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American Indian Movement of Colorado

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Thursday, July 01, 2004

9/11-the first act of terrorism in this land?

Today, Media Monitors Network has published an essay entitled "The Terrorism in my Homeland: Historical and Contemporary Perspectives" by Frank M. Afflitto. The focus is on the genocide of Indigenous Peoples in the Americas.

Most Indigenous Peoples understand that terrorism did not begin on September 11, 2001. Our histories contain stories of genocide and the extermination of our relatives. This is a history that isn't well received by your average U.S citizen. So it's refreshing to see people like Frank Afflitto taking an honest look at the history of the U.S and the historical amnesia of "terrorism" prior to Sep 11.

An excerpt

Frank M. Afflitto
(Thursday 01 July 2004)

"It has often been parroted that the September 11th attacks were the "worst terrorist events on U.S. soil", etc. The propagandists claim that never before had such violence, on such a scale, been conducted on U.S. soil. I heartily disagree and here's why..."

Defining Terrorism

While I won’t go into defining terrorism, saving those long-winded thoughts for an academic article that I am working on, it is important to note that there exist well over one hundred definitions based in academic, political-governmental, human rights and law enforcement literatures. In the most recent twist, the U.S. has claimed that the attacks of September 11th were, in fact, terrorist because they were acts of violence, primarily aimed at civilians, when no war was, in fact, officially declared. This weak definition, though I don’t argue against the qualifying of the September 11th acts on the World Trade Center as abominations, allows, perfunctorily, for the killing of civilians en masse from bombers and shooting and shelling, as long as there exists an officially-declared state of war.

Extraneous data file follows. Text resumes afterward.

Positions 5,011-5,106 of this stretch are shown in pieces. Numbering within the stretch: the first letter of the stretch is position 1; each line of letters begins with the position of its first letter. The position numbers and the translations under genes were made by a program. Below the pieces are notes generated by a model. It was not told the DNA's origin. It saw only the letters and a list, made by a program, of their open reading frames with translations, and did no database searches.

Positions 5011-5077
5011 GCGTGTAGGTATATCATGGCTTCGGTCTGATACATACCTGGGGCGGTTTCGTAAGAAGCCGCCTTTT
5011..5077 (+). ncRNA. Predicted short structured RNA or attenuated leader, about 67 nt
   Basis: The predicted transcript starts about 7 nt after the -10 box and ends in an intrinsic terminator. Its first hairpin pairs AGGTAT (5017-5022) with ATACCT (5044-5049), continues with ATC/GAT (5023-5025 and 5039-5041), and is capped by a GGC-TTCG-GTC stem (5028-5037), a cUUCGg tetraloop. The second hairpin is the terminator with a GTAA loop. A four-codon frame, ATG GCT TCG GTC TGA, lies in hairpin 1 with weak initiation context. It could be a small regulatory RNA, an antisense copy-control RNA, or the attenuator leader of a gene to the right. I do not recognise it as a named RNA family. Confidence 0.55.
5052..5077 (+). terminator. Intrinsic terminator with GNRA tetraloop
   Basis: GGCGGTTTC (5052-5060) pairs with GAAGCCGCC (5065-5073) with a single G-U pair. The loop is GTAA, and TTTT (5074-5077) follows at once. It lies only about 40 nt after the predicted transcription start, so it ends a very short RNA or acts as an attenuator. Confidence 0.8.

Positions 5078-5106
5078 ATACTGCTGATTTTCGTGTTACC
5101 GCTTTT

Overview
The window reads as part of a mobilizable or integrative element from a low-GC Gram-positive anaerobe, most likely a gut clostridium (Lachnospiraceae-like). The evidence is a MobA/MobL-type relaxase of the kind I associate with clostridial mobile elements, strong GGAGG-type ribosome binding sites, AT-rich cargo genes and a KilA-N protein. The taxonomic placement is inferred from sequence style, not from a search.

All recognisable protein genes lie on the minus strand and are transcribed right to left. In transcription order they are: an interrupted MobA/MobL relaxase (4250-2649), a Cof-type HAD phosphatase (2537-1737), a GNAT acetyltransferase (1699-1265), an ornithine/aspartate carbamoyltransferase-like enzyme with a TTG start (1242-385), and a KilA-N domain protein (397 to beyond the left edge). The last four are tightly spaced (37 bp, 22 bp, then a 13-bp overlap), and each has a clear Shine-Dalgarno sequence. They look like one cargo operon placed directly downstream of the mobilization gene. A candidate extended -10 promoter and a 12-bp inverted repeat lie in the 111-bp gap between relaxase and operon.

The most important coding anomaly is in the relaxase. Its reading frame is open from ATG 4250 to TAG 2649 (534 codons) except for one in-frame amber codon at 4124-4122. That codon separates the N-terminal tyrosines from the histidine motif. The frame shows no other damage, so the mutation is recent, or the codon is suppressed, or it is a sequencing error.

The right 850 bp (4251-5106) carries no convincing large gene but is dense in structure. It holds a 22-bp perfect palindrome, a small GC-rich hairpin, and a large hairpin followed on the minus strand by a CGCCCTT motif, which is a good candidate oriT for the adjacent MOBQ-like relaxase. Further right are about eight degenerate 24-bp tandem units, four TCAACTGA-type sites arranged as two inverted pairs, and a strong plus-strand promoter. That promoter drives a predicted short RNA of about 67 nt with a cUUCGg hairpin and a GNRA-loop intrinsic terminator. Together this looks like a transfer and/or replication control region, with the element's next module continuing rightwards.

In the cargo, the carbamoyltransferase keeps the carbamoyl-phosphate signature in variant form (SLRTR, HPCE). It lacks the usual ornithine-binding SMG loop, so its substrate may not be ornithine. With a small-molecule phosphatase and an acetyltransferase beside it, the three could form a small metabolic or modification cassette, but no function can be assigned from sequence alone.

Thus, like many definitions of terrorism, the one currently in vogue by Federal powers of the Bush regime allows the U.S. governmental forces to escape prosecution or admonition while engaging in anti-civilian slaughter, qualifying it as “collateral damage”, unintentional and lamentable, as long as it takes place in the course of somehow declared hostilities. The Israeli regime has pretty much the same take on the matter.

If one were, however, to concentrate on the mass extermination, or threatened extermination, or generation of fear of extermination, of civilians, one would have to, forthwith, come to the conclusion that terrorism in the U.S. has a long history. Such terrorism does not need to be instantaneous… it can be slow, over extended periods, as I am about to claim and hopefully demonstrate.

The First Peoples

The First, or Original, Peoples, of the North American continent, forever misnomered Native Americans, or American Indians, have been, arguably the worst victims of terrorism in this country. Such terrorism continues today, in many sordid forms and manifestations.

For example, we all know that many nations of original peoples were simply exterminated in what is now the United States of America. Their extermination in many cases, or near-extermination in some cases, for the historical record, included:full article

1 Comments:

At 4:20 PM, Anonymous Joseph said...

Funny thing about terrorism is that it's just violence against noncombatants for a political purpose.

(Noncombatants being people who don't carry guns to fight you, and also people who don't carry ammo and such to the people who are carrying guns.)

So - you can be a terrorist whether you are using a six-inch gun, a home-made artillery rocket, an F-16, or a few bricks of RDX strapped to your chest. It all depends on who you're trying to hurt or kill.

 

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